In order to ease the approval system, a ‘single window clearance’ was introduced.
Mumbai: Ahead of Ganesh Chaturthi that will be observed on August 25, city-based Ganpati mandals are in a fix as the BMC is yet to start the single-window clearance system for granting civic permission for setting up mandals. Only the ‘D’ ward (Grant road) has commenced with giving out forms for seeking approval for the mandals, while the other 23 administrative wards are yet to begin the process, alleged Brihanmumbai Sarvajanik Ganeshutsav Samanvay Samiti (BSGSS), a Ganesh mandal coordination committee in the city.
“We had suggested that BMC start with an online system to ease the permission procedure, but they are yet to start with it. The ‘single window clearance’ which was meant to seek all required permissions, like fire, traffic, police etc, itself was commenced on Tuesday. It should have begun at least a month before the festival,” said Naresh Dahibhavkar, president of BSGSS.
Once the application is forwarded for permission, the BMC is expected to clear out all permissions within a span of three days. According to the High Court order, the civic body is expected to start the permission procedure a month prior to the festival, however, it was only yesterday when the forms were given out from one of the civic ward offices. “Now, that they have started the procedure late, BMC will have to bear the pressure. They will need additional manpower now,” added Mr Dahibhavkar.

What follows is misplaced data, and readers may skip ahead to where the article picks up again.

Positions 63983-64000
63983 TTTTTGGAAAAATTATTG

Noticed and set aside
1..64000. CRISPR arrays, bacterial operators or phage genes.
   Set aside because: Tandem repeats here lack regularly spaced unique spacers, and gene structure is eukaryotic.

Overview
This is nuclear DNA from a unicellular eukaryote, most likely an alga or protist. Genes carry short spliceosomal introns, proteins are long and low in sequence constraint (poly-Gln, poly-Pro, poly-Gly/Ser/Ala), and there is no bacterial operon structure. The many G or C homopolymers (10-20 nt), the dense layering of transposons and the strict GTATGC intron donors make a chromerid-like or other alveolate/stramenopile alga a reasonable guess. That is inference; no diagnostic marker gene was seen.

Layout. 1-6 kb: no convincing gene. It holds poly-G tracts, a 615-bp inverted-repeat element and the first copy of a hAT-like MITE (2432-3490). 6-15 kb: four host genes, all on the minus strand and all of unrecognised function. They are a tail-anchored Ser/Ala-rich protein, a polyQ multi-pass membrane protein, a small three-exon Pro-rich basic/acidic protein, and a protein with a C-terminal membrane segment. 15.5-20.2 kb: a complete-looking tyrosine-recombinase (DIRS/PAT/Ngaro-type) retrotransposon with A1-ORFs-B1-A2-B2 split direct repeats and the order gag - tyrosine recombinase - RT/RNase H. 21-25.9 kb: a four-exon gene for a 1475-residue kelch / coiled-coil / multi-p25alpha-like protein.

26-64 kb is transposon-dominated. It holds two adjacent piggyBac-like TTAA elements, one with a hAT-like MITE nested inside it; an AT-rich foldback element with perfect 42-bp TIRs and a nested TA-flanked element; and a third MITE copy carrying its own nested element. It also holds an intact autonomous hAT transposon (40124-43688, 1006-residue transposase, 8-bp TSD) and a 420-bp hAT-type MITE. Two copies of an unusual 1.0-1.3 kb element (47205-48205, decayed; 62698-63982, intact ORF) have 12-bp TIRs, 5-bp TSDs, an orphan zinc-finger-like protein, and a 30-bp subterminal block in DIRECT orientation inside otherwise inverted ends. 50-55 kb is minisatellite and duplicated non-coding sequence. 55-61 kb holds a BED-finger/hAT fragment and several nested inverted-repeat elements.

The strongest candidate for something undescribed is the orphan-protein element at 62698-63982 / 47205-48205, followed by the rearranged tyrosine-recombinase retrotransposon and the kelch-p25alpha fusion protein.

HC had issued a directive to civic body against structures encroaching on public spaces, soon after which the BMC drafted rules for mandals so as to protect the interests of pedestrians. It made approvals from the fire, traffic and police departments mandatory. In order to ease the approval system, a ‘single window clearance’ was introduced.
According to the data given out by BSGSS, there are around 11,800 mandals, out of which around 4,800 are public, and remaining are erected on private premises. Last year, around 30,359 idols were immersed in artificial and natural immersion sites, of which there were 785 public ganesh idols and 21,574 household ganesh idols.